About the Report
Policy and action
The Central London development market is showing signs of caution while it braces for the Mayoral election and the EU referendum.
Policy intervention has led to a tipping of the scales in favour of owner-occupier buyers but this is creating uncertainty for some developers and has led to a slowdown in starts.
The overriding conclusion from this research is a concern that new supply will slow as a function of policy intervention rather than rise as it needs to meet demand.
The number of transactions in the new Central London development market has slowed during the second half of 2015 as new stamp duty rules as well as London Mayor and EU votes dampen market vibrancy.
Overall, prices have increased both throughout 2015 and during Q1 2016, but price growth is highly dependent on location. Prices have fallen notably in some of the more expensive Core submarkets but have risen in excess of 5% pa in a couple of less expensive Outer Core markets.
Some developers are being flexible in their approach to changing market conditions and are typically reaping the rewards. Others are being less flexible and are often less successful in terms of sales rates.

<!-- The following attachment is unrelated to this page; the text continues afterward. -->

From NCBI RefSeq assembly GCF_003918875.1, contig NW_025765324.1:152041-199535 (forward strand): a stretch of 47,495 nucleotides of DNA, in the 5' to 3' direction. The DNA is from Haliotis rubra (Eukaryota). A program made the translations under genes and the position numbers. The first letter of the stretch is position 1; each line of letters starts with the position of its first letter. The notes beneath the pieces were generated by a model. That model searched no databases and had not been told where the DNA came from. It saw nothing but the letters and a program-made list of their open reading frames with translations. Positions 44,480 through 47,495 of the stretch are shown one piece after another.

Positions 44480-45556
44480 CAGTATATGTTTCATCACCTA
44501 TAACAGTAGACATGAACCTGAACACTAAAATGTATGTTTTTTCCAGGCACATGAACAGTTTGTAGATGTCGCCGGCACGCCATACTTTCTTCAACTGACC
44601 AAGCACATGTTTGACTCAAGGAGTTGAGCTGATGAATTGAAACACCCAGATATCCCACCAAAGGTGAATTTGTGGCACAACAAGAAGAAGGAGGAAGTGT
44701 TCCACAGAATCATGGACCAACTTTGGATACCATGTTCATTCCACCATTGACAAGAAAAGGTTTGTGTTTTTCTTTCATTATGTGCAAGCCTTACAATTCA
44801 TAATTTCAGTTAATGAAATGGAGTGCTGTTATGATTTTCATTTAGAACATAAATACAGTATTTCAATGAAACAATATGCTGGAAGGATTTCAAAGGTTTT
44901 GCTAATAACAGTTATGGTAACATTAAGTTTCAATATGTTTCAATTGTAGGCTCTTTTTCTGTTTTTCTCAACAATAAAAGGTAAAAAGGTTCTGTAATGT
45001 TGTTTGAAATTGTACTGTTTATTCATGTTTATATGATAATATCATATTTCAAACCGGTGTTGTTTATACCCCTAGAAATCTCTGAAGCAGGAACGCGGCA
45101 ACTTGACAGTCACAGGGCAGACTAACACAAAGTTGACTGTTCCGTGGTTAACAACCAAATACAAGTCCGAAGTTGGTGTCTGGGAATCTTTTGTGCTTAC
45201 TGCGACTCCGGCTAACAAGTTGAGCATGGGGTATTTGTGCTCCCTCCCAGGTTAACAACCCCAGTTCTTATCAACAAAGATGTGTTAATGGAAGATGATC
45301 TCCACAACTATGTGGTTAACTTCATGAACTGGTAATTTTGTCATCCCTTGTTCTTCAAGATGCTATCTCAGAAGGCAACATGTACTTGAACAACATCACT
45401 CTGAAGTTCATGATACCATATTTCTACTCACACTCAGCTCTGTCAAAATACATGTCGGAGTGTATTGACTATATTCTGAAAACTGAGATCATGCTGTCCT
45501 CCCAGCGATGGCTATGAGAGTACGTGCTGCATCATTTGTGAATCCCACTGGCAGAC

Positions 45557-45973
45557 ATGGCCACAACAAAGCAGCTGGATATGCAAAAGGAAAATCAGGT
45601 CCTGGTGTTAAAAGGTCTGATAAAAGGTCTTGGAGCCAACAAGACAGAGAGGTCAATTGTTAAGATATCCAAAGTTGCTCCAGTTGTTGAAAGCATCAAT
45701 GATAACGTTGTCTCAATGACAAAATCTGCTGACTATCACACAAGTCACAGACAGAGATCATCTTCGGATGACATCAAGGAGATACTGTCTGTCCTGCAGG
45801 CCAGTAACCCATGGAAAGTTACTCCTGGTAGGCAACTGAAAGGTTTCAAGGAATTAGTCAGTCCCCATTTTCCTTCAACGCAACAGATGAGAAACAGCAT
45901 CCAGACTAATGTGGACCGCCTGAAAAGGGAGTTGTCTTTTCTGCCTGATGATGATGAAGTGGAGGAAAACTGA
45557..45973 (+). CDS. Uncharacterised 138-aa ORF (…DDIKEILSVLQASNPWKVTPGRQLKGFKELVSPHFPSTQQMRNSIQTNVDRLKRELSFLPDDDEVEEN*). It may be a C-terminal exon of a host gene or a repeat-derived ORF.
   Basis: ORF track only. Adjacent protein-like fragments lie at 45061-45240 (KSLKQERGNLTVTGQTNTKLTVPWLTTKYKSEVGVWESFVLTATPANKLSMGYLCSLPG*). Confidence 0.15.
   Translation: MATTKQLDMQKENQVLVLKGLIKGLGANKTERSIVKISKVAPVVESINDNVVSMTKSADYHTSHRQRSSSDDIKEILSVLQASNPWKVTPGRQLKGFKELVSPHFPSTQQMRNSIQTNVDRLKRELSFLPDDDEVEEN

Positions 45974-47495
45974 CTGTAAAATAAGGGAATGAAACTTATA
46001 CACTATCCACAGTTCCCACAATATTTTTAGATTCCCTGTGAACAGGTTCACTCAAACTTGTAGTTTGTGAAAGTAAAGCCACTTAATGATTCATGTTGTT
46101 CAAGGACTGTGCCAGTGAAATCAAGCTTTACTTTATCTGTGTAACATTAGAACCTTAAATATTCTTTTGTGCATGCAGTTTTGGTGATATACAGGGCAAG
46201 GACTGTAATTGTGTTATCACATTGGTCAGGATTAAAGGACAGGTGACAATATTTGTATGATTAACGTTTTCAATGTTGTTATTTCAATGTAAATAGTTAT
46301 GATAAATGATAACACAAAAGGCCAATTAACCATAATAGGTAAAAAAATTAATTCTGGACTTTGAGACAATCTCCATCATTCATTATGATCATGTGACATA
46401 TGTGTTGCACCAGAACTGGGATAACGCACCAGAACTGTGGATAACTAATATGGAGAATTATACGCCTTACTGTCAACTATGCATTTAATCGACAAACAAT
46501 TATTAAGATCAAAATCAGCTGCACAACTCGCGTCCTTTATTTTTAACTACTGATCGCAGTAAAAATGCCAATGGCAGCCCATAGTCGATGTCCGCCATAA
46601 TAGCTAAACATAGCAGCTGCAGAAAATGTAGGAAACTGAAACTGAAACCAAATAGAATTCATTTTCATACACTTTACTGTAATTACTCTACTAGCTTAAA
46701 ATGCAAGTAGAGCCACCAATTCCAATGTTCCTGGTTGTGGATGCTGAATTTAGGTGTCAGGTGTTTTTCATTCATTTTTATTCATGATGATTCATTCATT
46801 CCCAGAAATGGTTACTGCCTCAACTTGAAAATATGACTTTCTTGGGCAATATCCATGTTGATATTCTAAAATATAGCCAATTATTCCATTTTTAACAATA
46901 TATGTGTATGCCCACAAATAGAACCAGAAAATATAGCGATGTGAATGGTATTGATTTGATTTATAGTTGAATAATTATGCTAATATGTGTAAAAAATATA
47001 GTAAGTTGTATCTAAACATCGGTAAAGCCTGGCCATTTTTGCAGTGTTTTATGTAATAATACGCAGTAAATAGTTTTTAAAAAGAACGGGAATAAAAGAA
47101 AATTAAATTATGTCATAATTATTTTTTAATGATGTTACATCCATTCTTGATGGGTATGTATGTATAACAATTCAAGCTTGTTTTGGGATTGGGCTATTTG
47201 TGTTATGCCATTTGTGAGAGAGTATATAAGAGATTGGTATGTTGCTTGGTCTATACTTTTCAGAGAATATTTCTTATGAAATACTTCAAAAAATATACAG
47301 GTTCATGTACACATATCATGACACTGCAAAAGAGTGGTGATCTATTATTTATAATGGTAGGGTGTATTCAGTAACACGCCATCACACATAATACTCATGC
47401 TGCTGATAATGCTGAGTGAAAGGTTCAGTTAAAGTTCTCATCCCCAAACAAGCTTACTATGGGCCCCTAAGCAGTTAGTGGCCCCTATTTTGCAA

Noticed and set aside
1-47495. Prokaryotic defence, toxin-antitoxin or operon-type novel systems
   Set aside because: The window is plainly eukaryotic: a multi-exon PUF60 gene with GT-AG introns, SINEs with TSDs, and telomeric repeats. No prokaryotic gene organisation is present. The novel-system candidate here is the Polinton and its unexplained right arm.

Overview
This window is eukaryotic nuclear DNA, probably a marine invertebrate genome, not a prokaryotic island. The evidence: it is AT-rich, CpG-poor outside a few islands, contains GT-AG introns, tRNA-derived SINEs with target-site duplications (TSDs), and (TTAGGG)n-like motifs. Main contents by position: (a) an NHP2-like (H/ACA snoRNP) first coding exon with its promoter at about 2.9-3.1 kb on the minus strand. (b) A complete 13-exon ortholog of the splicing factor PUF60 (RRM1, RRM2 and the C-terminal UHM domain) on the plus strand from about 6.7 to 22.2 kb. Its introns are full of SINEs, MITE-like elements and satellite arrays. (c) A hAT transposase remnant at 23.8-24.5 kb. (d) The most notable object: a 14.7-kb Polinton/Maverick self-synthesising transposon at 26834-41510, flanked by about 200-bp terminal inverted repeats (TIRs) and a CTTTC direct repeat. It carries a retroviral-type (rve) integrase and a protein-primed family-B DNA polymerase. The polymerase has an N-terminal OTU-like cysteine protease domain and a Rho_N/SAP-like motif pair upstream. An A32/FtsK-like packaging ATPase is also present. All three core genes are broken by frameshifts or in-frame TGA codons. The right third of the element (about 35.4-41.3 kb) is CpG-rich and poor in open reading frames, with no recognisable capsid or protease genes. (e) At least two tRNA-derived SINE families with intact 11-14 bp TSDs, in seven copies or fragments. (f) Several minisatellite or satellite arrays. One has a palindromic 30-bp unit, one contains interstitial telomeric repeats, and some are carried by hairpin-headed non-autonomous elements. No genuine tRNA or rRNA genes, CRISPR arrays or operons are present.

Starts begin to slow
The development market looks set to slow in the short-term despite the number of units under construction soaring to new levels.
There are now more than 33,000 units under construction, a figure that has ballooned threefold in just three years. The East and South East submarkets have been joined by Canary Wharf to create a strong eastern bias to development activity.
Significantly, the number of unit starts fell slightly during H2 2015 despite a notable increase in Canary Wharf, perhaps signalling the end of the upward march in starts since H2 2011.
A further sign that developers are becoming more cautious is that the volume of units being applied for through planning has dropped in H2 2015. In the year to H2 2015, 18,640 units were applied for, 30% fewer than in the preceding year.